On Thursday, March 11th at 6:30 PM Central Time, join us for an evening with Mark Kurlansky, author of Cod and Salt, as he discusses his new nonfiction work, The Unreasonable Virtue of Fly Fishing. He’ll be joined by beloved bookseller Jon Grand, himself an avid fisherman. This online event is free. Register HERE.
About the Book: Fly fishing, historian Mark Kurlansky has found, is a battle of wits, and the fly fisher does not always (or often) win. The targets–salmon, trout, and char–are highly intelligent, wily, strong, and athletic animals. The allure, Kurlansky finds, is that fly fishing makes catching a fish as difficult as possible. There is an art, too, in the crafting of flies. Beautiful and intricate, some are made with more than two dozen pieces of feather and fur from exotic animals. The cast is a matter of grace and rhythm, with different casts and rods yielding varying results. Kurlansky is known for his deep dives into the history of specific subjects, from cod to oysters to milk. But he spent his boyhood days on the shore of a shallow pond. Here, where tiny fish weaved under a rocky waterfall, he first tied string to a branch, dangled a worm into the water, and unleashed his passion for fishing. Since then, a lifelong love of the sport has led him around the world–from the wilds of Alaska to Basque country, from the Catskills in New York to Oregon’s Columbia River, from Ireland and Norway to Russia and Japan. And he absorbed every fact, detail, and anecdote along the way. The Unreasonable Virtue of Fly Fishing combines history, craft, and personal memoir to show readers, devotees of the sport or not, the necessity of experiencing nature’s balm first-hand.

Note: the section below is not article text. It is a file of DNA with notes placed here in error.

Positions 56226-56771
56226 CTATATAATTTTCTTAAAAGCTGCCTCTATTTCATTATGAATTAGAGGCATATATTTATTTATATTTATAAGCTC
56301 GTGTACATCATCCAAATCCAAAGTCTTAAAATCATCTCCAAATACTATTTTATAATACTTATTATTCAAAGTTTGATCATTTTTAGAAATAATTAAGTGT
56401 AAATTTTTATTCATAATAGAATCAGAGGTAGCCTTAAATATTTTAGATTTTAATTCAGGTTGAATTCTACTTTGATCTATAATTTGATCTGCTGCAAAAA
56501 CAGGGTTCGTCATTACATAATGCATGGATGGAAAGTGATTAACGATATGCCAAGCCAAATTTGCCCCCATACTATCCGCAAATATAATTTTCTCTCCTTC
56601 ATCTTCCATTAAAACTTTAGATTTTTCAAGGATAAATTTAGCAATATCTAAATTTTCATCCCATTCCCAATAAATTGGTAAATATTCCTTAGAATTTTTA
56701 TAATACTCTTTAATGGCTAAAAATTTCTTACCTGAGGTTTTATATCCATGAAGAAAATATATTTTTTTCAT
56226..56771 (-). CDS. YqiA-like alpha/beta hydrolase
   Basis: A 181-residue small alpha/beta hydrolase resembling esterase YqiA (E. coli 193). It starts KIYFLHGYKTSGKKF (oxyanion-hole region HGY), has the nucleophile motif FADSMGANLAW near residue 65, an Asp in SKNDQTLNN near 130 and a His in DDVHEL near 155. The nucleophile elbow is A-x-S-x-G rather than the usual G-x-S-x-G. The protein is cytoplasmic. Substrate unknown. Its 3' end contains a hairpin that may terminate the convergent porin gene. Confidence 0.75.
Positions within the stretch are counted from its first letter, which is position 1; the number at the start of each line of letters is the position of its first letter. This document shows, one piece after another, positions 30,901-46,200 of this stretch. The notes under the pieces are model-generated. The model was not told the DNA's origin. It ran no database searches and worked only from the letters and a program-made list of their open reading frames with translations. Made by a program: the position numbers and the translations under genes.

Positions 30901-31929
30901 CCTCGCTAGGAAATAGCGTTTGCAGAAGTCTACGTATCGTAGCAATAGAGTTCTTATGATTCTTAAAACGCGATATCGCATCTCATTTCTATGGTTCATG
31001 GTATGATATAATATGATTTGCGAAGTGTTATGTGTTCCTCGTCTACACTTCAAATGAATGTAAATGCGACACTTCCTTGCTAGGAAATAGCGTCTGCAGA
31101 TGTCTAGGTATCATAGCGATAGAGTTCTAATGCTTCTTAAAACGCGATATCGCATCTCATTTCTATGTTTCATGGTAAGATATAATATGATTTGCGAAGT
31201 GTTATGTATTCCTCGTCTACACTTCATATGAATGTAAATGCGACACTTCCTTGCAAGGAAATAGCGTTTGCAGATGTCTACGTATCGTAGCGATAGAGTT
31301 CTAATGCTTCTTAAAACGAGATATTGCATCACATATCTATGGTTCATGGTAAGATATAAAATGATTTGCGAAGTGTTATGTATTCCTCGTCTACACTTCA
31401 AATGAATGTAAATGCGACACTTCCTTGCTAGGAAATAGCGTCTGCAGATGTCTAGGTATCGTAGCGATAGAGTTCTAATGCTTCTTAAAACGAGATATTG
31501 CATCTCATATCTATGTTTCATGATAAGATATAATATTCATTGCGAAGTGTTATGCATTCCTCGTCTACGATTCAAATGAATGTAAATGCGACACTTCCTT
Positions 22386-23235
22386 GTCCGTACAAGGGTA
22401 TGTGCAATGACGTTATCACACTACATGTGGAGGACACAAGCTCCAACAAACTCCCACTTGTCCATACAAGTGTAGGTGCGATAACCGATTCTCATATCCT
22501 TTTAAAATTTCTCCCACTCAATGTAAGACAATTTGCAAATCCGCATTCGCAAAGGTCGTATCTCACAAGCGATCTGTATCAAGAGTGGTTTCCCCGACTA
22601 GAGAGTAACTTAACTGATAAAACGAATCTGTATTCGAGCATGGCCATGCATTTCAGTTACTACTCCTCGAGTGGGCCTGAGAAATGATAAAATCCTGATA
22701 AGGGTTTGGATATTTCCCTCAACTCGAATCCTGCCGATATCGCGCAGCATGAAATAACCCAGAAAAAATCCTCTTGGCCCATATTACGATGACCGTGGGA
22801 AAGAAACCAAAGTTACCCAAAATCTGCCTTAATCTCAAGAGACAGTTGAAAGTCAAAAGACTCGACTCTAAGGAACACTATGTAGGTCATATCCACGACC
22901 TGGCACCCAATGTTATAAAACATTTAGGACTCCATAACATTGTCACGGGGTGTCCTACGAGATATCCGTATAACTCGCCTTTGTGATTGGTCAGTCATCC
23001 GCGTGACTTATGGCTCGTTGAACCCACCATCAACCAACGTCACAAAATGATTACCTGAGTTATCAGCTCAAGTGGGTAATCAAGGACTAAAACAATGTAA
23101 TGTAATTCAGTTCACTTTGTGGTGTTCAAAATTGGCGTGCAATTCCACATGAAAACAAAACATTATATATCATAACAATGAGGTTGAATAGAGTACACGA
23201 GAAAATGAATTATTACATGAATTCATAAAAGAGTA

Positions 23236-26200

“This being a book by Kurlansky, who never met a fact he didn’t like, the narrative turns from his experiences as a fisherman to a more universal history. . . . Stuffed full of trivia, data, lore, and anecdote-a pleasure for any fan of trout fishing.” —Kirkus Reviews (starred review)